This musical work is primarily concerned with the idea of becoming. In Creative Evolution, Henri Bergson writes about becoming and our perception of reality, "Matter or mind, reality has appeared to us as a perpetual becoming. It makes itself or it unmakes itself, but it is never something made." Sound Garden was developed to explore the idea of music that exists as part of an environment. As such, it is subject to perturbations that ripple through that environment. Like living things, the musical work maintains a kind of autopoiesis (Maturana & Varela, 1980). It acknowledges perturbations in ways that modify (but neither disrupt nor end) its functioning order. This behavior is essential in that it leads to a becoming of sound—music that is making, unmaking, but never made. Listeners attend Sound Garden, but it is never the same Sound Garden.

Here, communications technologies are used to enable an artistic process of collaborative, musical creation through generative systems and self-organization. In improvised music, self-organization is the phenomenon that accounts for the uncanny musical dialogue heard between musicians. In the sciences, particularly in the field of Artificial Life, self-organization is a defining characteristic of living systems synthetic and organic. Similarly, one can find self-organization and emergent behavior on the World Wide Web in wikis, blogs, and community-based sites such as, and If one looks carefully enough, self-organized behavior permeates many other facets of the arts, technology, and indeed our daily lives.

The dynamics of self-organization provide two essential ingredients of Sound Garden. In this continuous, generative work, an A-Life algorithm is used to maintain performance and ensure organic development over time. The project is also an experiment in musical self-organization. Like improvising musicians, those who visit Sound Garden will be able to make an individual contribution to the larger, group work. It could be said that this kind of freedom will result in cacophony and leave Sound Garden in a state of complete sonic incoherence. But much in the way that improvising musicians listen to each other in the course of performance, or people contribute thoughtfully and respectfully to a community flower garden, I anticipate that Sound Garden participants will act with sensitivity in response to the musical ecology that is created and sustained by this work.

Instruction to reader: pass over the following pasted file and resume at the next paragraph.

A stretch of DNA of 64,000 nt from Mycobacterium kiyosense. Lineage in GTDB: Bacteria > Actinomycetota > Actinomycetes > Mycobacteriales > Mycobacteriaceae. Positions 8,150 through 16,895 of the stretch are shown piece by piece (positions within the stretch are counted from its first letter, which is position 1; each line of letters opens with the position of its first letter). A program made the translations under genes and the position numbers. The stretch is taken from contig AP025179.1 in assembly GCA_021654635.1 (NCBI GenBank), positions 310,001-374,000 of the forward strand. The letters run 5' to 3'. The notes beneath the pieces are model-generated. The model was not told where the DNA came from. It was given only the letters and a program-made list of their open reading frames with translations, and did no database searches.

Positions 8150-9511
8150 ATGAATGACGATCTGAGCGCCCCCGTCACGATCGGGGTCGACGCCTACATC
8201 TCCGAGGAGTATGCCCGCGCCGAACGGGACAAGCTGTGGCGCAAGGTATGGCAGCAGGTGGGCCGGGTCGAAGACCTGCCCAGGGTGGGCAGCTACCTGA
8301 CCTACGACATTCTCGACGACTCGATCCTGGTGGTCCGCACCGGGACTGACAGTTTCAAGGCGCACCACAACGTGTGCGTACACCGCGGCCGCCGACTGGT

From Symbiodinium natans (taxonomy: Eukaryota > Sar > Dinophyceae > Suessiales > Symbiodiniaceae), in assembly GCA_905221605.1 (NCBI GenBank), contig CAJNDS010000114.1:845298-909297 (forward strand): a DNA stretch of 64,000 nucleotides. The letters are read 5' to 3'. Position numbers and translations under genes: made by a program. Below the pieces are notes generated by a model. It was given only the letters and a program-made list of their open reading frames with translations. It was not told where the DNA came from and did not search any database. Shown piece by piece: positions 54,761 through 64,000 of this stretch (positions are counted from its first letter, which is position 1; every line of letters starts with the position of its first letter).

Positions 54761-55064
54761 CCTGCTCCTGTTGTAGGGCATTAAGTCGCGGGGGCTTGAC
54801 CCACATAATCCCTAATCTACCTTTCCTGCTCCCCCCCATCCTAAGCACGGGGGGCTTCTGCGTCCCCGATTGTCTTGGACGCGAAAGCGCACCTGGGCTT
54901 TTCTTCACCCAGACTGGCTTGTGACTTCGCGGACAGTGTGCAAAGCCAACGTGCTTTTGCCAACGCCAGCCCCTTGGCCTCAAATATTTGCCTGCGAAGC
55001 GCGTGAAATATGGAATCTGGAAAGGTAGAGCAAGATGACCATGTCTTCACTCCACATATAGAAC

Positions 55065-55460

Norbert Herber
Bloomington, Indiana
2007, revised February 2009

Thank you
Eric Garabrant, Mike Gray & WTIU set shop crew
Ryan Jones, web programming
Olaf Matthes, shoutcast~ & gigaverb~ externals for Max/MSP
James McGookey, streaming server setup
Larry Yaeger, technical advisor (2007)
Elizabeth Raymer, photography (2007)
Bart Vargas, installation coordinator (2009)

SPARK Festival of Electronic Music & Arts

Indiana University Department of Telecommunications
Office of the Vice Provost for Research, Indiana University Bloomington
Arts Week 2007 logo